From a wider view on poetry’s function one can narrow on to the issue of language. The Ovid reference is about the last years of the poet’s life when he was banished from Rome, exiled in Tomi. The residents there, though originally from a Greek city, had taken to barbaric (Goth) languages with very few left who spoke any Hellenic tongue. Although Ovid eventually became more friendly with the barbarians there, for a long time he despised them and despaired for the loss of his language. Zagajewski first language is Polish (the poems are translated) and I could not help but be reminded of the current distribution of languages. English-speaking countries are notoriously antagonistic to the idea of being bilingual, and in general are indifferent to other languages. One country in particular resists the idea because it is directly connected, in its mind, to the barbarian hordes at the gate (or border) ready to take over. (What will we do when we all have to learn Mandarin?)

Essentially this poem is about humanity’s inherent need for poetry, not out of joy, necessarily, and the inevitable permeability of our differences.

(Both poems were translated by Clare Cavanagh)


For other Summer Poetry Challenge entries here are my posts on “Persephone the Wanderer” by Louise Gluck and Paradise Lost by John Milton. (I may eventually list then in the sidebar but it’s too late to do that now.) I’m trying to be engaged with the Komunyakaa but it’s not working; we’ll see how that goes. (Maybe I’ll do a last minute replacement with something else?) I’ll try to get my SoC post on the Hardwick novel some time today or tomorrow. July’s reading marathon has left me reluctant to engage with much fiction at the moment.


6 Responses to "Barbarians"

I really liked the second poem.

When I was in Russia, one of our professors (who didn’t really like Americans, and missed the USSR) had us over for a lunch. Although none of us really liked her, we all went, and we helped her cook, and laid out the table, and helped clean up everything afterwards.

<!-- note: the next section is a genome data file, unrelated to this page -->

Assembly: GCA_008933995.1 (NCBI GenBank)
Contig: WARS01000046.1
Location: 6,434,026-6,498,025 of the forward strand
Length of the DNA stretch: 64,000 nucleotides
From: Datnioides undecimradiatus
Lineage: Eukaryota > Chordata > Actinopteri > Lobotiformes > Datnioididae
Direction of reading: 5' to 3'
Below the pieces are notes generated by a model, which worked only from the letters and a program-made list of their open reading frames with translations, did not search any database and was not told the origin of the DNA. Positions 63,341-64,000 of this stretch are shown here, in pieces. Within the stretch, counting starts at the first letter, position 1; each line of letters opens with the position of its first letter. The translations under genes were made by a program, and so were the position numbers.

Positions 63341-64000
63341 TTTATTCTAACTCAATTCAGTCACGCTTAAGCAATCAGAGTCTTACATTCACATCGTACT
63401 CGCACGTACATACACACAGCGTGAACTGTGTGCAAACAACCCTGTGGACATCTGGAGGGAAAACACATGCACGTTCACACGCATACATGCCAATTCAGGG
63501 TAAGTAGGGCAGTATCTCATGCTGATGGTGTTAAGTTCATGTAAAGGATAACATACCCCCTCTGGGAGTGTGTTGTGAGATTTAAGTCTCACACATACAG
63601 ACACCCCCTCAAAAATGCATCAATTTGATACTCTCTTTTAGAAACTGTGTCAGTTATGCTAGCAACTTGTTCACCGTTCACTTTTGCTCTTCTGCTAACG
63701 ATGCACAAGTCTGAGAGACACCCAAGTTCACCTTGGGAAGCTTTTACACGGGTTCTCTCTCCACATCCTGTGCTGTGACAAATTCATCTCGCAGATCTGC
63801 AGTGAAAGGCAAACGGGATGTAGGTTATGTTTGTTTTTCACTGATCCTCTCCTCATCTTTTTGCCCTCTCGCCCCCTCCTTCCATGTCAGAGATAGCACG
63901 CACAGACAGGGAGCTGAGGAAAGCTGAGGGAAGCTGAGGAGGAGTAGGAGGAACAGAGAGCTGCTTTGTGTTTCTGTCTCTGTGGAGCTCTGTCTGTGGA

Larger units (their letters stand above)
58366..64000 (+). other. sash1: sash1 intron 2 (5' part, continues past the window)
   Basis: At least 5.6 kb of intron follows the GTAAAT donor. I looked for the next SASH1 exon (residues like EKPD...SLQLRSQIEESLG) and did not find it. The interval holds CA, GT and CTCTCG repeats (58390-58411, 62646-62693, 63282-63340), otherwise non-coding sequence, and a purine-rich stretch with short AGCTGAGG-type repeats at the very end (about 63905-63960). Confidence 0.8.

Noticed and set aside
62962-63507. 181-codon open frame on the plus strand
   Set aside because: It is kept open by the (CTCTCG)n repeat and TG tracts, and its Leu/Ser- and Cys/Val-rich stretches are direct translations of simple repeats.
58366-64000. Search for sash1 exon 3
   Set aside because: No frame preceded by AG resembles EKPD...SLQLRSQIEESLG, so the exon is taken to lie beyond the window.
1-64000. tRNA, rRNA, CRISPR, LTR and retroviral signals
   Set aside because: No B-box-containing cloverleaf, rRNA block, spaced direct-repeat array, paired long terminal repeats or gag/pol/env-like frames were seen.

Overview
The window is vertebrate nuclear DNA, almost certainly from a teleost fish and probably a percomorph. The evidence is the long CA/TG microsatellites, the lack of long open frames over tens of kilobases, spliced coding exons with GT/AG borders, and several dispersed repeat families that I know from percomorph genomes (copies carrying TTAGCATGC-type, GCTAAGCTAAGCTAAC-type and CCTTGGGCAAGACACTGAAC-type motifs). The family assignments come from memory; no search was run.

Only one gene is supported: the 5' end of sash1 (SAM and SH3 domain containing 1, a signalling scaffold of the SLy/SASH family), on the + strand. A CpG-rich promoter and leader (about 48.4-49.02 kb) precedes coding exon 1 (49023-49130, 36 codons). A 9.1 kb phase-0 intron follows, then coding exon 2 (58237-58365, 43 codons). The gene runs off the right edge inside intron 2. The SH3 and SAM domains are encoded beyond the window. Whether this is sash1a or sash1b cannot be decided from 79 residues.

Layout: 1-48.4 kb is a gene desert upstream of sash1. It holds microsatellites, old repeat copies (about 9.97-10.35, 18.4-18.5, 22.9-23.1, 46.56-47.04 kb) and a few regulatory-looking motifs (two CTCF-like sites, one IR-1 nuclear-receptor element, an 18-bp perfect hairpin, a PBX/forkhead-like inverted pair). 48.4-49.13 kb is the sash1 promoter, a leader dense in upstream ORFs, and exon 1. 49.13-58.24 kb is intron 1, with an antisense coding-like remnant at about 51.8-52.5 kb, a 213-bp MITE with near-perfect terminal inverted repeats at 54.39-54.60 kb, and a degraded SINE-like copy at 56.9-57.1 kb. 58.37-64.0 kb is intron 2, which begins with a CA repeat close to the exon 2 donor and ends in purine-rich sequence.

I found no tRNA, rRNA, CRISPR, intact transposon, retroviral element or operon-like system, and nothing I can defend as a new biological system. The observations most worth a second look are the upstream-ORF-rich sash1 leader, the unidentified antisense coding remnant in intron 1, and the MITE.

Then we found at that she had told another professor that we were barbarians, because we had left some food on our plates.

Regardless of cultural differences, what most struck me was that the Russian equivalant of ‘barbarbian’ was evidently more common than the English one. It makes me wonder if Polish is the same way. 🙂 Of course, since he references Ovid, I’m sure he meant it the way it sounded in English!

As far as learning other languages, the US education system is definitely not up to snuff. However, everyone I knew who grew up in Texas started studiying Spanish at age 12, and quite a few of them were fluent by the time they graduated (obviously, talking about non-native speakers). In my part of Texas, anyway, it’s considered obvious that you need to know at least some Spanish, and usually there are jobs that’re only open to bilingual applicants. Also, all the libraries there had huge Spanish sections and a lot of outreach to the Spanish-speaking community. So, I wouldn’t really describe the place as antagonistic to other languages. Sure, there’re always going to be a few “protect the border” types, but in my experience they were in the minority. And a lot of people I know, even those with a protectionist mentality, wish that they spoke another language. However, it’s very difficult, with the way the education system is set up, to become fluent. Even at the college level, most classes focus on lit. Ok, I’ll get off the soapbox. I just didn’t like that generalisation that Americans are anti-non English languages, because they feel threatened. I’m sure that’s not how you meant it anyway. 😉

It’s interesting, the first poem does have an emotional distance to it – like seeing a room through a sheer curtain or something. But I admire the rhythms. The second is really strong – an interesting and even compassionate view of the occupier. I love the music of it and the architecture of ‘I’ and ‘we’ that you point out. Lovely stuff.

Eva well, the nature of generalizations is that there are just that and there are always exceptions to the rule. I did highlight the USA but I think Canada is just as bad. “Bilingual” here means that Quebec and New Brunswick speak French, and all the others English.

Ted oh yay, seems I wasn’t too far off the mark in preferring the second.

i like your taste in poetry

I really liked “Barbarians”. I liked the repetitions of “you” in the first half and “we” in the second. And thank you for explaining the Ovid reference, I didn’t get that. But I love the criticism of the barbarians’ language, with all its consonants, because I often think about how language divides people…

lotusgreen thank you!

gentle reader I had to look it up myself but it did make things a lot clearer.